I commend you for caring for your mum, it is a wonderful thing if you can do it which will bring comfort long after your mum is gone. However, you need to take care of yourself, you will be no good to her if you drive yourself into the ground. Therefore get as much help as you can and apply for a disability badge so that you can take your mum out and about when you have time. Your heart failure nurse in the community or in the clinic can help you with this.

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Shirley0408

Thank you for you kind words. Sadly, we no longer have the community Heart Failure nurses in the area. They were a great help and Mum knew she could ask them anything when she saw them. We have seen the GP recently and she brought forward the consultant appointment for us. Without the op, it seems there is little else they can do to help. I am not at work today, hence my logging onto the community and I have just had a chat with her but she seems to think that the leaflets she has explain why she feels they way she does. And did not want to anything else. She has agreed to the disability badge though, I've been discussing it with her over the last few weeks, She has also agreed to consider a wheeelchair when we go on holiday. That's a first! As is the stairlift chat today.To be honest, at the previous visit to the consultant, i got the impression that the only thing we can expect as she gets older is that the breathing will worsen. I will monitor over the next few weeks and then I will call the helpline. Mum, as you say is fiercely independent, I had to use all my powers of persuasion to have her agree that living alone was not an option and she always seems to reject my ideas of assistance! Wish me luck! Thanks again.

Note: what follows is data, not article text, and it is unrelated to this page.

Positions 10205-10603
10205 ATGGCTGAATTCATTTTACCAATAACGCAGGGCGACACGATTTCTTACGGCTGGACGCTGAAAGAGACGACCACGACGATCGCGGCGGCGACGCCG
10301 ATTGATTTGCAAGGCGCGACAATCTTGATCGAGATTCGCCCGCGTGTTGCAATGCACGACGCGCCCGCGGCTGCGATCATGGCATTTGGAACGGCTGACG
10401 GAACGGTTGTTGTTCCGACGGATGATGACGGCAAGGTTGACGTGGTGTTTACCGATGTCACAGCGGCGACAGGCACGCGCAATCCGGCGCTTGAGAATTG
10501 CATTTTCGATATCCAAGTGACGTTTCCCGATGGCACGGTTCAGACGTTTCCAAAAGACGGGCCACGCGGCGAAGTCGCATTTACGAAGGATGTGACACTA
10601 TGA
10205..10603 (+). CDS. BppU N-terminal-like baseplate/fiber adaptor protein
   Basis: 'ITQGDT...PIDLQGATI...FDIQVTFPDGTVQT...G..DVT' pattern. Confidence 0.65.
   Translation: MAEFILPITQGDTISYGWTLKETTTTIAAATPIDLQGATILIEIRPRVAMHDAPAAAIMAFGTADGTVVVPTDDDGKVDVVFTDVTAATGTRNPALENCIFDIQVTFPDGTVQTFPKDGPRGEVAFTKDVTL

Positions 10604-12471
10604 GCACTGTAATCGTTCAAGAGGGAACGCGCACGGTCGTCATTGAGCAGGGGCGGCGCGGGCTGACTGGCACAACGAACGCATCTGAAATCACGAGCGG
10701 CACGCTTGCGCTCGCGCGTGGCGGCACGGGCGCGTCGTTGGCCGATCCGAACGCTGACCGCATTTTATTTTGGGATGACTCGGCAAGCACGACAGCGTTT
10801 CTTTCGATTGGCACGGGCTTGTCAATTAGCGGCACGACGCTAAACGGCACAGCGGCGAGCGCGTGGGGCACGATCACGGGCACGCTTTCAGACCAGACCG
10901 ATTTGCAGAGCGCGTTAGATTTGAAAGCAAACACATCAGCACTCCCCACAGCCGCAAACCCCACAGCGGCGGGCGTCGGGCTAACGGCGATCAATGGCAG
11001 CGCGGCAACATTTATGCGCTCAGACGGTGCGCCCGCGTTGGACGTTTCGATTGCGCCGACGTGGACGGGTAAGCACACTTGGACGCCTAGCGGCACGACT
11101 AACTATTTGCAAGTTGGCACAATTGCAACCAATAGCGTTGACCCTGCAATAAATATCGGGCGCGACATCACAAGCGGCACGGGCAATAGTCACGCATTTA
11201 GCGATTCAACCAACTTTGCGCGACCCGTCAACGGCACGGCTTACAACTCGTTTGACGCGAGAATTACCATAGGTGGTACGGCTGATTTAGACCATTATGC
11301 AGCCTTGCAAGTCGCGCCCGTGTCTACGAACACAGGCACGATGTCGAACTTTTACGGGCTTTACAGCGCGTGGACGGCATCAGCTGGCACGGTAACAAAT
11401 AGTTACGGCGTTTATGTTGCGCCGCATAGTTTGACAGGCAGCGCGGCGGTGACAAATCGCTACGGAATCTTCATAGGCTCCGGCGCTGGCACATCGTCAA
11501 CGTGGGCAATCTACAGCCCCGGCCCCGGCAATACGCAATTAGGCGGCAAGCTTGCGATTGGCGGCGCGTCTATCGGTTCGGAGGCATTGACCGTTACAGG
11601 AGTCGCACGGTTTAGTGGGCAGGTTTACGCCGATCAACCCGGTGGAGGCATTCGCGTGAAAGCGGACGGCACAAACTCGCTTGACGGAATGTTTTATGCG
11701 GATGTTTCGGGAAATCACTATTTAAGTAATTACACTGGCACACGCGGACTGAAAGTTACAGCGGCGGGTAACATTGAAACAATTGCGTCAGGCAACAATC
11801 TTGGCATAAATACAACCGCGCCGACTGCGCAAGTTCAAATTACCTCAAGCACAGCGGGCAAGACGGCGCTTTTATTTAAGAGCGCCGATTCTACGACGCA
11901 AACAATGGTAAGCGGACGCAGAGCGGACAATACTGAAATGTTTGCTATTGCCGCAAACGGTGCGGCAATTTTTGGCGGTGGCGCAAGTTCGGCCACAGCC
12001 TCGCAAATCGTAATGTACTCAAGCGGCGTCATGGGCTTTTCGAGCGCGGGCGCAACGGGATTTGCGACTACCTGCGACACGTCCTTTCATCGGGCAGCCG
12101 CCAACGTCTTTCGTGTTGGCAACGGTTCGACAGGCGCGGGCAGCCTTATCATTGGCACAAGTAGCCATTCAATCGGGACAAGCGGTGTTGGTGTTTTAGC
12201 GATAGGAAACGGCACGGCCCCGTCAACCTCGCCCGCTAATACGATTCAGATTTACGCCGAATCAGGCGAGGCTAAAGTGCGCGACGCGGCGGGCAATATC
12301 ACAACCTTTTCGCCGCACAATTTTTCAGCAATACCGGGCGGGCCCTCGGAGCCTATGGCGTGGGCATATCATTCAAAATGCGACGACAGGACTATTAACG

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mauschen

It’s a start. Let your mum get used to the changes you have both agreed to then you can slowly introduce others when she realises that you are suggesting changes to make her life easier.

You are doing well... one step at a time.

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MichaelJH